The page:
Polemon was one of the chief luminaries of the Second Sophistic period. Although he adopted the Asian style of oratory, he was free from its worst excesses. As a result of Timocrates’ influence he emphasized the importance of the orator’s physical appearance. To Polemon, natural talent and practice were more important than theory, and his instruction concentrated mainly on student exercises. Of the many speeches attributed to him only two declamations are extant.



He studied under and greatly admired Herodes Atticus in Athens. In his teaching he was an Atticist, speaking with a strong Greek accent. His declamations have not come down to us. He died in Rome at an advanced age.


Dio Chrystostum

A much traveled sophist, orator, and philosopher and grandfather of the historian by the same name. He reflected on the training needed for the public speaker. He suggested that 1) there is no need for toil or exacting labor; one should read the orators, poets, historians, and philosophers; and 2) sometimes, as for his wealthy friend, it is best to dictate to a secretary one’s speech rather than write it out in the speaker’s own hand. One should not, however (in contradistinction to Quintilian’s advice) do this with school declamations. As an itinerant philosopher-teacher he lacked originality, but did take philosophy seriously enough for it to shape his life.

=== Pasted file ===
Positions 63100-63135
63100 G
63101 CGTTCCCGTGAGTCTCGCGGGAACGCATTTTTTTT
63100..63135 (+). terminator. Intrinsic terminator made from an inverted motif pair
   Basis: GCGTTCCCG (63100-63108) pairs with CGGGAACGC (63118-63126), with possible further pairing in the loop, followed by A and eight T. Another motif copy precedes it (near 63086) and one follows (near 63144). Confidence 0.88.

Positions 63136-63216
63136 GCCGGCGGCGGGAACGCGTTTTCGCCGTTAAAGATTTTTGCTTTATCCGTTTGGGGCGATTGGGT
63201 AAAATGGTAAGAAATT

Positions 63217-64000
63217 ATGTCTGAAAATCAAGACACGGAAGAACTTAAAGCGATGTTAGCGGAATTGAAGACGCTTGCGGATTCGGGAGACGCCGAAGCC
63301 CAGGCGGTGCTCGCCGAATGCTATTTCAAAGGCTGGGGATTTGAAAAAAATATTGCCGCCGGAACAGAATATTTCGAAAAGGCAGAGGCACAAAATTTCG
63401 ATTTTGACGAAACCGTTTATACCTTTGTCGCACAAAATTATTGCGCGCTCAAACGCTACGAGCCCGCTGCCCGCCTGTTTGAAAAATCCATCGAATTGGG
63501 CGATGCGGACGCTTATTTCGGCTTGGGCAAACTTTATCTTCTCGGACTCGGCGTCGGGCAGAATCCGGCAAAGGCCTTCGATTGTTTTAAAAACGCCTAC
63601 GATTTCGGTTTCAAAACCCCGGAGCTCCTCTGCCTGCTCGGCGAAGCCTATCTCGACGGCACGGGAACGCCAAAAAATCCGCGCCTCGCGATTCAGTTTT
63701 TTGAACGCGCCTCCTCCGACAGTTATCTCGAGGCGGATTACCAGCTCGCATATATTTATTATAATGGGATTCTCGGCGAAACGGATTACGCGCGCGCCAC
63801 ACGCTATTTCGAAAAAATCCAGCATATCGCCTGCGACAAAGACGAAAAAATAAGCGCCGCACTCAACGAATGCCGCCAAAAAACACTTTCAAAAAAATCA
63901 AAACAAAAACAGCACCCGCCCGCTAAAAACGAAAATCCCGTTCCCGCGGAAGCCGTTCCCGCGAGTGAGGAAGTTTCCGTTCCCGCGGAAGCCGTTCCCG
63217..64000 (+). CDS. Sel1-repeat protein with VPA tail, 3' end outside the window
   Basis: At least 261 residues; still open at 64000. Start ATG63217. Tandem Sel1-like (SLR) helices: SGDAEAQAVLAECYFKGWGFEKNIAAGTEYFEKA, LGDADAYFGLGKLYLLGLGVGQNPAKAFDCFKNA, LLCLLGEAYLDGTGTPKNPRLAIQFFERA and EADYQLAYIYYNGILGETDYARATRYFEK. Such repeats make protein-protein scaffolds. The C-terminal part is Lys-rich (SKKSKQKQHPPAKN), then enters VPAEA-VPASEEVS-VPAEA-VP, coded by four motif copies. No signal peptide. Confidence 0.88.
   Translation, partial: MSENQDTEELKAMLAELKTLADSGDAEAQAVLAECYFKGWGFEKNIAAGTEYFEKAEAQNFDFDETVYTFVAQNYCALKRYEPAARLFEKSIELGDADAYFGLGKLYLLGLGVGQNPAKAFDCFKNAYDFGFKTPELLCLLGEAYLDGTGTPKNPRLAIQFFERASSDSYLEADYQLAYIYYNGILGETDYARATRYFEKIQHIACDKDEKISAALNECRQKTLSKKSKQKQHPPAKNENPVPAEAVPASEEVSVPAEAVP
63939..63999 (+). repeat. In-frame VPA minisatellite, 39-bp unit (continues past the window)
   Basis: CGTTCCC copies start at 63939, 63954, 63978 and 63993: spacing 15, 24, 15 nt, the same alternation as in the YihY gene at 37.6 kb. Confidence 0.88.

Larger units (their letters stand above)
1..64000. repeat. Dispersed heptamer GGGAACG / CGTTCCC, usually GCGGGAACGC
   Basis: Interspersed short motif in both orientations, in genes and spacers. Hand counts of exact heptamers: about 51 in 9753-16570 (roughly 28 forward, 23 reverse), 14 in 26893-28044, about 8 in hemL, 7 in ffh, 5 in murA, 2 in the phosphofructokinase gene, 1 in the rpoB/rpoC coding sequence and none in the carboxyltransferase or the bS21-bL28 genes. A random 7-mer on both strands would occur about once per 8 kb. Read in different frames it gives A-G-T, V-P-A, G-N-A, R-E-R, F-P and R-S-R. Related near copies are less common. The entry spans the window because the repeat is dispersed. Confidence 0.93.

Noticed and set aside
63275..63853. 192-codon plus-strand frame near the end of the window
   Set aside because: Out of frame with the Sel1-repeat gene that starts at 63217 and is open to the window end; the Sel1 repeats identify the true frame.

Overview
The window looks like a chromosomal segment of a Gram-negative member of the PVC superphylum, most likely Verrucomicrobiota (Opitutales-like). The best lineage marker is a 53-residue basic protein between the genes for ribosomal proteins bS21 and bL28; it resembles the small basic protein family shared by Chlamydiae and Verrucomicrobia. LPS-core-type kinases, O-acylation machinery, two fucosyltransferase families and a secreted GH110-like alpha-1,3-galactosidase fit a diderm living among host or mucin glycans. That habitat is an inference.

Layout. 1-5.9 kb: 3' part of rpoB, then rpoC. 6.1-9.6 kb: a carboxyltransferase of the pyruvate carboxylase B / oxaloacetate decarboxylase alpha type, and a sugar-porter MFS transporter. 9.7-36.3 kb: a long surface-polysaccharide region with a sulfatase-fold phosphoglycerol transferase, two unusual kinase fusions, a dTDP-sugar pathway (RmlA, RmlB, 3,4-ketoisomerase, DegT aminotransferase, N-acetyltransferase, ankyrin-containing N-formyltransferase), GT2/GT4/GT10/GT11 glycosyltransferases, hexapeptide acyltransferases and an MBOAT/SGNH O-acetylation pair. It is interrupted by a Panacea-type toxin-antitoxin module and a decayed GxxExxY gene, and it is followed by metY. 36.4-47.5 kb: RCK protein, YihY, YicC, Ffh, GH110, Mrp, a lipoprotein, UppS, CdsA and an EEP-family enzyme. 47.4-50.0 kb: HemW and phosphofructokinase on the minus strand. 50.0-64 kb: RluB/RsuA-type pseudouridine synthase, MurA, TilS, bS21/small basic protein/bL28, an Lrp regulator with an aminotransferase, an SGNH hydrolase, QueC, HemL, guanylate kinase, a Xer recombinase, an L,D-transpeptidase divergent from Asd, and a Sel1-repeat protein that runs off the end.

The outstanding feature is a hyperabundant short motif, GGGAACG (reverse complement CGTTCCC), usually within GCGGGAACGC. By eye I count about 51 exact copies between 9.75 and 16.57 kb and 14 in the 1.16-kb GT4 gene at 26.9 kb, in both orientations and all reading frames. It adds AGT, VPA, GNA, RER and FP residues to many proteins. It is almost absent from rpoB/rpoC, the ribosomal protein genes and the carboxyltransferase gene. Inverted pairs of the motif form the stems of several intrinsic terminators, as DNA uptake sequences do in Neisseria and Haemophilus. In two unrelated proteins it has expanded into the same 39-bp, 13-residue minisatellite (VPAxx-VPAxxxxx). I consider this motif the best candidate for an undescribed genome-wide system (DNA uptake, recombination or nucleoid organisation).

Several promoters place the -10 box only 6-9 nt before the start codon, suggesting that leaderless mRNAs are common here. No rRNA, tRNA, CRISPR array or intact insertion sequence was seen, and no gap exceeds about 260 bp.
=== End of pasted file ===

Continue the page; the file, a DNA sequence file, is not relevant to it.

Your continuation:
Aelius Aristides

His style in speaking was strongly influenced by Demosthenes, Isocrates, and others. As a speaker, he valued content and ideas more than most of his contemporaries; he despised silliness and striving after effect, yet his orations indicate that he liked to hear himself talk. Perhaps his unpopularity as a teacher is partially explained by his impatience with unappreciative audiences. In the 4th century, Libanius was his imitator. Several of his works survive including a treatise on political speaking and another on unaffected speaking. The first discusses such matters as dignity, diction, trustworthiness, vehemence, emphasis, shrewdness, diligence, pleasantness, and clearness and perspicuity. The second deals with dignity, diction, pleasantness, beauty, trustworthiness, arrangement, power, and interpretation. Four speeches serve as convenient means of praising rhetoric, with the first two seeking to answer Plato’s attack on rhetoric in the Gorgias.



Much of Libanius’s work remains; these works provide a considerable insight into the rhetorical training of the times. Libanius admired Aristides, the imitator of Demosthenes, and therefore his style was somewhat more Attic that that of his contemporaries. Through the years he trained above two hundred known students.